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Background and Aims For the first time in Africa, two freshwater turtle species (hereafter terrapin) presence and temporal activity in their habitats were investigated using radio telemetry. Methods Telemeter tags were attached to Pelusios sinuatus ( n = 10) at Ndumo Reserve and Pelomedusa galeata ( n = 10) at Tala Reserve. Pelusios sinuatus tagge...
Article
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Tourism can be a powerful tool for wildlife conservation if well controlled and responsibly managed. Apex predators constitute particularly attractive subjects for tourism, but simultaneously they may generate conflict with local communities. Harpy Eagles Harpia harpyja are the largest eagle species and are highly sought-after by ecotourists. The l...
Article
Low-cost uncrewed aerial vehicles (UAVs) have become ubiquitous, and advanced UAV systems are affordable for many field ecologists and wildlife managers. Many hobbyist UAVs have been applied to ecological studies, but proprietary software limits their widespread application with little quantification with regards to their accuracy and efficiency in...
Article
Increasing beach sediment loss from erosion and high levels of crab Ocypode spp. predation are threatening turtle nests and nesting habitat. The 900 m long beach on Cousine Island, Seychelles, supports a nesting population of approximately 70–130 hawksbill turtle Eretmochelys imbricata nests each season. Seasonal and storm-related erosion and accre...
Article
Documenting phylogenetic diversity for conservation practice allows elucidation of ecosystem functioning and processes by highlighting the commonality and divergence of species' functional traits within their evolutionary context. Conserving distinct evolutionary histories has intrinsic value, and the conservation of phylogenetically diverse commun...
Article
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Understanding population trends is important when managing wildlife in protected areas. The common hippopotamus, Hippopotamus amphibius (hereafter hippo), is an iconic African species that, in South Africa, is mainly restricted to protected areas. Ndumo Game Reserve (NGR), South Africa, was established as a sanctuary for hippos in 1924. However, NG...
Article
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Larger carnivores often trigger human-wildlife conflicts that arise from perceived threats to humans and domestic animals’ safety, which generate the need for management and removal strategies. These issues become especially challenging when humans and wildlife coexist close to one another, for example, in urban landscapes. African Crowned Eagles (...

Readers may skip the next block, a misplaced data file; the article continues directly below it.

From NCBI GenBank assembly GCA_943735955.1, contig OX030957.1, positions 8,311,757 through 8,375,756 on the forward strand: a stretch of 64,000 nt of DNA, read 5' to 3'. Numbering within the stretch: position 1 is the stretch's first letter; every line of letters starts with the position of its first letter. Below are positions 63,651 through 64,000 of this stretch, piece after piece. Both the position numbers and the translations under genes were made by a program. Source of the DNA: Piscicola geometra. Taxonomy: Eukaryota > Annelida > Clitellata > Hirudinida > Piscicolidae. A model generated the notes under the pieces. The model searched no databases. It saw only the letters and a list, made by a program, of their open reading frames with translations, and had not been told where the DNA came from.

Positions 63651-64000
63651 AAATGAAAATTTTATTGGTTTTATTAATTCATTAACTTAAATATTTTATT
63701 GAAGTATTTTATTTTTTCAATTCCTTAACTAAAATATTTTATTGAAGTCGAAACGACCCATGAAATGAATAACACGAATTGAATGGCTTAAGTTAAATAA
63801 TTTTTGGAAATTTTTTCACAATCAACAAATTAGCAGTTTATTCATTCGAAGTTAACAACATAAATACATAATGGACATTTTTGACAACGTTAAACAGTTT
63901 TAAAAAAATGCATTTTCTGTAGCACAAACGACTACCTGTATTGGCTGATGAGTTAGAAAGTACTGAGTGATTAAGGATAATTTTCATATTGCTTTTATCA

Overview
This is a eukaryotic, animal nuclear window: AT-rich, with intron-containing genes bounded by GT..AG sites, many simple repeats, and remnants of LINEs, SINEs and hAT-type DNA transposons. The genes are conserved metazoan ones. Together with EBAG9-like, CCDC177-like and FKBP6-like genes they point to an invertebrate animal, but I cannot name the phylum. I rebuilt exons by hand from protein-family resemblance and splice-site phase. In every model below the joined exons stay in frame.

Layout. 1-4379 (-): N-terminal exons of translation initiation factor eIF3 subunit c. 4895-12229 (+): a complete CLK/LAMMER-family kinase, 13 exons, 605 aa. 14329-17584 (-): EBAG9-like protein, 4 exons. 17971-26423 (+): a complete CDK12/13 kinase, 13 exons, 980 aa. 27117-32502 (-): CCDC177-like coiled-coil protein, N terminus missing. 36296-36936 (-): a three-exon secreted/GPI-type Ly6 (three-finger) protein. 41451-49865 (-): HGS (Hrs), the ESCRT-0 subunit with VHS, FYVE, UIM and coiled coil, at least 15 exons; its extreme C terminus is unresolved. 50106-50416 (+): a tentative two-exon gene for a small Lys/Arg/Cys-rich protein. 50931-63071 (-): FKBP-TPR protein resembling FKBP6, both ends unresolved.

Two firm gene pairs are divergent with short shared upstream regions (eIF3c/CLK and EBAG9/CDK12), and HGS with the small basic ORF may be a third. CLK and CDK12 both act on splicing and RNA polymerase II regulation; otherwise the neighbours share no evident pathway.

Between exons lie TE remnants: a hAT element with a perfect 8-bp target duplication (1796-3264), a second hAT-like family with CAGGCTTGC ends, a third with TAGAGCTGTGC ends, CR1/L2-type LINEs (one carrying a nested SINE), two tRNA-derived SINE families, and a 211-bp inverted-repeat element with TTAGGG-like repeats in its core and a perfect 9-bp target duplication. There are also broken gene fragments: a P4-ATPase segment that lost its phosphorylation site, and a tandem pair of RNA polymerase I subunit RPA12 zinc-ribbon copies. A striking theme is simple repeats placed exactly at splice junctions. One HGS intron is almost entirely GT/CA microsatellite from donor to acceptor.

Article
en Historically, Cousine Island was used for agriculture and harvesting various seabird eggs, but following restoration efforts initiated in the 1990s, it has become an important nesting area for Seychelles seabirds. White-tailed tropicbird (Phaethon lepturus), white tern (Gygis alba), and lesser (Anous tenuirostris) and brown noddy (Anous stolidus...
Article
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Urbanisation has caused significant alterations to ecosystems, generally resulting in decreased biodiversity. However, certain animal species persist and thrive in urban environments by making use of available opportunities, anthropogenic resources, infrastructure and increased ambient and surface temperatures. These species are known as urban expl...
Article
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The pet trade is one of the main pathways of introduction of several mammals worldwide. In South Africa, non-native mammalian species are traded as pets, and so far, only four of these species are considered invasive. We used a list of 24 companion mammalian species compiled from a previous study. We selected a subset of 14 species for species dist...
Preprint
With open-access publishing authors pay an article processing charge and subsequently their article is freely available online. These charges are beyond the reach of most African academics. Thus, the trend towards open access publishing will shift the business model from a pay-wall model, where access to literature is limited, to a pay-to-publish o...
Article
Land-use change is one of the greatest threats to biodiversity. It is predicted that conversion of land and habitats will increase rapidly over the next few decades in Africa. Over the years, these changes potentially reduced the capacity of ecosystems to sustain food production for vertebrates. Ficus species (Moraceae), commonly known as figs, occ...